Benchmarking Dolt's Import Performance

SQL
5 min read

Introduction

If you want to work with a database, you probably want to get some data into it first. At Dolthub, we've spent a good chunk of time working on our table import feature which lets you import CSV, JSON, XLSX, and Parquet data into Dolt. In the past couple of months, we've added various improvements to our import path by reducing garbage size and increasing correctness. As our team has experimented with larger databases and as our users have gotten deeper with our product, we received complaints that imports were getting slower with very large CSV files (>10m rows). We weren't sure just how fast users should expect import to be. How much slower are Dolt's imports compared to other databases like MySQL? We've had success using sysbench to guide users on query performance. We think a similar benchmark would work well for tracking import performance. In this blog post, we'll discuss the benchmarking setup we put together to evaluate Dolt's performance vis-a-vis MySQL and some potential performance optimizations.

The Setup

We considered the following set of independent variables:

  • The schema definition
  • The number of rows in each file
  • The key sort order of each file

We measured the following dependent variables:

  • The amount of time the import took to complete
  • The Rows per Second imported by the table import command

We decided to generate 6 different CSV files according to the following schema:

CREATE TABLE `test` (
  `pk` int NOT NULL,
  `c1` bigint DEFAULT NULL,
  `c2` char(1) DEFAULT NULL,
  `c3` datetime DEFAULT NULL,
  `c4` double DEFAULT NULL,
  `c5` tinyint DEFAULT NULL,
  `c6` float DEFAULT NULL,
  `c7` varchar(255) DEFAULT NULL,
  `c8` varbinary(255) DEFAULT NULL,
  `c9` text DEFAULT NULL,
  PRIMARY KEY (`pk`)
) ENGINE=InnoDB DEFAULT CHARSET=utf8mb4 COLLATE=utf8mb4_0900_bin;
  • A CSV file with 100k rows in sorted key order
  • A CSV file with 100k rows in random key order
  • A CSV file with 1m rows in sorted key order
  • A CSV file with 1m rows in random key order
  • A CSV file with 10m rows in sorted key order
  • A CSV file with 10m rows in random key order

These files are loaded into both Dolt and MySQL database instances in a containerized environment running in a Dedicated Kubernetes Node. This process is very similar to what we wrote about in our previous blog about performance-benchmarking.

Results

Below is a chart comparing MySQL version 8.0.22 to our most recent Dolt version of 0.40.19. We are about 10x slower than MySQL with bulk imports.

|      name       | program | version | from_time | from_rps | program | version | to_time | to_rps  | rps_multiplier |
|-----------------|---------|---------|-----------|----------|---------|---------|---------|---------|----------------|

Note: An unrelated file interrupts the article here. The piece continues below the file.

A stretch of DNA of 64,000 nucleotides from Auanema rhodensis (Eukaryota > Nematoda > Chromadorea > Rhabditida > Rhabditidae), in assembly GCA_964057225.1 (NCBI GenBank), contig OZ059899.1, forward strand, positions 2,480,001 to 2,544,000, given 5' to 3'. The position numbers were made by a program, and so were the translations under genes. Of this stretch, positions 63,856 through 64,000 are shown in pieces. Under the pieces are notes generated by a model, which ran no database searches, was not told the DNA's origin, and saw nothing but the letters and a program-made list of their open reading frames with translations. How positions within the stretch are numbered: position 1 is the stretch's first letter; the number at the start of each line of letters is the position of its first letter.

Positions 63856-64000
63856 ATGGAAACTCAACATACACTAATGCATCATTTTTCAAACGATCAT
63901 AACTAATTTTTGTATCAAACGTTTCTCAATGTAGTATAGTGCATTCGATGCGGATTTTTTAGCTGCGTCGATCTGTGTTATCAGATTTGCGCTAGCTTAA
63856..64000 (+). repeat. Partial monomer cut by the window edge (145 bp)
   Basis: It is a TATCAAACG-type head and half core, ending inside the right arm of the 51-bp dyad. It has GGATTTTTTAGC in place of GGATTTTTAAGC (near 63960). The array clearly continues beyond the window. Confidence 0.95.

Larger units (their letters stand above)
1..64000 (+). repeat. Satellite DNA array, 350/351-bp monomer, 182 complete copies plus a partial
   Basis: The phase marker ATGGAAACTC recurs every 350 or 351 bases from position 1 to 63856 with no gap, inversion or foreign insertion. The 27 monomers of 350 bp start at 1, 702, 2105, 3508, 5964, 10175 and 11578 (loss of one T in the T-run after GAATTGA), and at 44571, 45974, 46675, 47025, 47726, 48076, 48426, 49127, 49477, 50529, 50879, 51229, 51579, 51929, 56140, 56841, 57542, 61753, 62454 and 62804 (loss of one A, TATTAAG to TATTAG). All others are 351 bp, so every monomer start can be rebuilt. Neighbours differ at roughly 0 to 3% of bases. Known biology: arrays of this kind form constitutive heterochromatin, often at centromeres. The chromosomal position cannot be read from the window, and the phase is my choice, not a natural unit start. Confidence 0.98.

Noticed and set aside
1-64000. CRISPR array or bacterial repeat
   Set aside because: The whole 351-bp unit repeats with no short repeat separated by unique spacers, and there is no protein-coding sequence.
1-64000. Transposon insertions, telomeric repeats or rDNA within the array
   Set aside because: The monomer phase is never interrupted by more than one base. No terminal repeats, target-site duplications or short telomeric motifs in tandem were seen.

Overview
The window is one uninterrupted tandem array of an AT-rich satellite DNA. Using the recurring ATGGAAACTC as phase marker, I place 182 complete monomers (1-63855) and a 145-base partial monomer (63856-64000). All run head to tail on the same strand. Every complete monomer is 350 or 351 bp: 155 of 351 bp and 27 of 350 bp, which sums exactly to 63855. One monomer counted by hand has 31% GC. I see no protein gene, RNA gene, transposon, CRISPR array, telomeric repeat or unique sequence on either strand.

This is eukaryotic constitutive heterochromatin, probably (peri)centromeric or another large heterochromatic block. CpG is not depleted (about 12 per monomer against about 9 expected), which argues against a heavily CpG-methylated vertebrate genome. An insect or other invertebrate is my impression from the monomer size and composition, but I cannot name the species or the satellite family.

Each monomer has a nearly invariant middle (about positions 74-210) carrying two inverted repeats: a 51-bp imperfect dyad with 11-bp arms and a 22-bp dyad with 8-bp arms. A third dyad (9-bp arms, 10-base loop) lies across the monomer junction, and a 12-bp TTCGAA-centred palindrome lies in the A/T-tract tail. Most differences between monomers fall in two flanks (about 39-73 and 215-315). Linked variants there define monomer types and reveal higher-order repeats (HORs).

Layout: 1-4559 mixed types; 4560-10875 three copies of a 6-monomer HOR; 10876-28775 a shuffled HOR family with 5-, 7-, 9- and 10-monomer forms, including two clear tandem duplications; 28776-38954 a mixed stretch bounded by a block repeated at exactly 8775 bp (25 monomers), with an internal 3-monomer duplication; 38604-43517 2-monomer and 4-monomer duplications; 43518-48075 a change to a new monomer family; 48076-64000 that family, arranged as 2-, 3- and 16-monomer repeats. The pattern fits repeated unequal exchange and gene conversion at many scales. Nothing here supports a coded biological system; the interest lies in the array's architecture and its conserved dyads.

| 100k-random.csv | dolt    | 0.40.19 | 13s       | 7528.9   | mysql   | 8.0.22  | 1s      | 71466.8 | 9.5            |
| 100k-sorted.csv | dolt    | 0.40.19 | 13s       | 7561.9   | mysql   | 8.0.22  | 1s      | 74863.4 | 9.9            |
| 1m-random.csv   | dolt    | 0.40.19 | 2m31s     | 6617.3   | mysql   | 8.0.22  | 13s     | 74216.1 | 11.2           |
| 1m-sorted.csv   | dolt    | 0.40.19 | 2m30s     | 6646.1   | mysql   | 8.0.22  | 12s     | 81445.6 | 12.3           |
| 10m-random.csv  | dolt    | 0.40.19 | 27m55s    | 5971.5   | mysql   | 8.0.22  | 2m16s   | 73594.2 | 12.3           |
| 10m-sorted.csv  | dolt    | 0.40.19 | 28m1s     | 5950.1   | mysql   | 8.0.22  | 2m15s   | 73986.3 | 12.4           |

These results were a little surprising to us. When we look at our sysbench write performance results we typically found ourselves at around 6x slower than MySQL. Why was MySQL LOAD DATA so much better than our import path?

I started profiling dolt table import and investigating MySQL's implementation of LOAD DATA to get a sense of what was going on. Here's an example Pprof that I worked with.

pprof

If you've studied GoLang performance profiles before you'll probably notice some pretty big problems in this profile.

  1. We use two different encodings of a SQL "row". One is a query engine specific implementation and the other is storage engine specific. There is overhead in converting between those two types as indicated by the usage of DoltKeyValueMappingFromSqlRow
  2. We perform a substantial amount of type conversions. File rows are read in as strings and then converted into both of our row formats. The import tool itself spent nearly 5 minutes doing time.Parse to interpret our datetime strings.
  3. Memory allocation is exacerbated by an unoptimized row implementation that also requires a wide amount of type conversions when performing engine operations.

From an implementation perspective, we're also missing some features that can improve our performance.

  • Chunking the relevant import file and leveraging concurrency when reading and writing it.

  • Allowing for Prolly tree merge operations. Right now our Prolly tree can only be materialized by one thread. If we could concurrently manifest and merge Prolly trees we could have many concurrent threads writing to the storage engine versus the single-threaded import process. MySQL does something similar with B-Trees where they can have multiple threads manifesting different B-Trees that then get merged.

Conclusion

Dolt is well on its way to becoming a serious 1.0 database that is useful in any engineering organization. As we mature, we are going to spend more resources creating benchmarks ranging from systems tables to our aggregation queries. And of course, we'll make these benchmarks faster :). If database performance is your thing feel free to hop on our Discord and learn more!

SHARE

JOIN THE DATA EVOLUTION

Get started with Dolt

Or join our mailing list to get product updates.